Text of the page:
Eruption in 1600 may have plunged the globe into cold climate chaos.
Four centuries ago, a Peruvian volcano blew its top – and the whole world may have felt it, a new study suggests.
The eruption in 1600 of Huaynaputina, a stratovolcano in the Andes mountains, blanketed nearby villages with glowing rock and ash, and killed some 1,500 people. But it may also have had a far wider effect, by injecting sulphur particles high into the atmosphere and disrupting the climate worldwide.
Geoscientists had known that the eruption was big, but the new research addresses for the first time just how it might have changed society the world over.
“We’re talking about sudden and abrupt change over a very short period of time,” says Kenneth Verosub, a geologist at the University of California, Davis. “What would that have done to the global agricultural economy?”
Quite possibly a lot, he argues in an article appearing in this week’s issue of the American Geophysical Union newsletter EOS1. Verosub and his coauthor, student Jake Lippman, have trawled through historical records of crops, famines and other events in the years just after the Huaynaputina eruption.
Frost and famine
The year 1601 featured several climate discrepancies, they note. Tree-ring records show that it was the coldest year in six centuries in the Northern Hemisphere - possibly due to the cooling caused by the sulphur particles spewed from the volcano.
The effect was felt on the other side of the globe, where a severe winter caused famine in Russia. Snow blanketed Sweden, leading to record flooding and a poor harvest. Wine harvests were late in France. In Japan, Lake Suwa froze far earlier than usual. Galleons travelling from Mexico to the Philippines made the trip significantly faster than normal, perhaps because of altered wind patterns.
“What we find is that 1601 was among the coldest or wettest or worst years, in many cases,” says Verosub. Some of these events have previously been attributed to the centuries-long cooling trend known as the Little Ice Age - but they may more properly be ascribed to Huayaputina, he says.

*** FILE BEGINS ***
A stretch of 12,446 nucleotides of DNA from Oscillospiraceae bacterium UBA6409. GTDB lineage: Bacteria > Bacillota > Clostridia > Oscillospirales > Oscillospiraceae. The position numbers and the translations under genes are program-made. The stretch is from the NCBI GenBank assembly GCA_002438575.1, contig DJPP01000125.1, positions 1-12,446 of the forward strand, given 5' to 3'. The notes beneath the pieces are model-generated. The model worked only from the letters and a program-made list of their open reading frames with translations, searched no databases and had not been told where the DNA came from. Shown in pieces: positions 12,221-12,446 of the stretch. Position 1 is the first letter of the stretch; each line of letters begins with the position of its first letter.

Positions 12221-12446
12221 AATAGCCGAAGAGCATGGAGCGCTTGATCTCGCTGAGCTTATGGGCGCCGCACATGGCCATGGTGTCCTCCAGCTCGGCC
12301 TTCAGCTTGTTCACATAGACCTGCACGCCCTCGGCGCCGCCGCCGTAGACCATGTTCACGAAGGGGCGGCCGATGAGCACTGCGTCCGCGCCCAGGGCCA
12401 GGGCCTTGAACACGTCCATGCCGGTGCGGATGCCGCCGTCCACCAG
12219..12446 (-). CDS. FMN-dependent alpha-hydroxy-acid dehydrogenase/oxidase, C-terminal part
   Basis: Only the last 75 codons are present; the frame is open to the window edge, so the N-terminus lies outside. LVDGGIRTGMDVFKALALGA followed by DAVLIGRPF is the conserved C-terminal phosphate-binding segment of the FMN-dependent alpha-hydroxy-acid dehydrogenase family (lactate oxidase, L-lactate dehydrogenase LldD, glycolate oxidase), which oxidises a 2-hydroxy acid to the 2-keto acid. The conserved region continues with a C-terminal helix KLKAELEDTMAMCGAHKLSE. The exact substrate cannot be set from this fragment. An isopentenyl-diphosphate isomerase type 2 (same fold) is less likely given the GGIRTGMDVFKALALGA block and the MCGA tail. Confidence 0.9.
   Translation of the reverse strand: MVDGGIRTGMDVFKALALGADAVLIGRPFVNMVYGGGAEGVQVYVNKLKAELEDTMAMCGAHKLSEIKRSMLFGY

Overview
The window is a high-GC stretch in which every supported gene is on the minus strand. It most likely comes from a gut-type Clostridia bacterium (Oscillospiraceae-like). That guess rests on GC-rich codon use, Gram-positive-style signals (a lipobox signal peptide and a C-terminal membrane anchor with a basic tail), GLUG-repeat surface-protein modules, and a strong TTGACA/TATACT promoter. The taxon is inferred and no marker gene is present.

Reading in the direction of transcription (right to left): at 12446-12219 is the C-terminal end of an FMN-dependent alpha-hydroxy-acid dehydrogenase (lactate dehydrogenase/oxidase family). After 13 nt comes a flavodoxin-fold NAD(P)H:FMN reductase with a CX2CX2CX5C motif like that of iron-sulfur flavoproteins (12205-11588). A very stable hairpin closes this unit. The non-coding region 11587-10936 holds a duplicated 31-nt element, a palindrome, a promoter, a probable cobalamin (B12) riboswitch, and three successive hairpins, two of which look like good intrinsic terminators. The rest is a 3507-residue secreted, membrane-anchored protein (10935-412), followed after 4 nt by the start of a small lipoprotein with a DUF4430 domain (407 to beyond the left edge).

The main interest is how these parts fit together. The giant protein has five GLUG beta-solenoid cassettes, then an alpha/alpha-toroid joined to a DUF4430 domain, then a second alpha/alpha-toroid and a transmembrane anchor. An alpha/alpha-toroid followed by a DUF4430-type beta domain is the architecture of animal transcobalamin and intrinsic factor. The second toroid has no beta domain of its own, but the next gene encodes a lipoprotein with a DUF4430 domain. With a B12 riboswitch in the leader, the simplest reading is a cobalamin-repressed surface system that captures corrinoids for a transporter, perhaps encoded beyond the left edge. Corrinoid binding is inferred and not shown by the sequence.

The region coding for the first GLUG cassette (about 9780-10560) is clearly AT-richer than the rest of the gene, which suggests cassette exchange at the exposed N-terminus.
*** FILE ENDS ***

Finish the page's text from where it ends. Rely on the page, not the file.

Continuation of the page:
The evidence remains circumstantial, and more records are needed to verify the link between the volcano and volatile climate. Verosub says that he wants to look next at Jesuit-held records of the Spanish empire, as well as county records from China at the time.
The research is some of the first to address the sociological effects of the Huaynaputina eruption, says Georgiy Stenchikov, a climate modeller at Rutgers University in New Brunswick, New Jersey. “It’s very important to try to understand and uncover how volcanic eruptions affect climate and society, to see how society responded to the stress,” he says.
In fact, Verosub says he got started on the project when wondering about the 1815 eruption of Tambora in Indonesia, the largest known in historical times. Tambora blanketed the atmosphere with so much sulphur that the following year became known as the ‘year without a summer’.
If Huaynaputina had similar globe-altering effects, it suggests that eruptions of this size can trigger global climate cooling more easily than scientists had thought. But Verosub says he doesn’t lie awake worrying about the next volcanic eruption that could cool the planet and shut down global agricultural production.
Verosub, K.L. and Lippman, J. EOS 89, 141-142; 2008.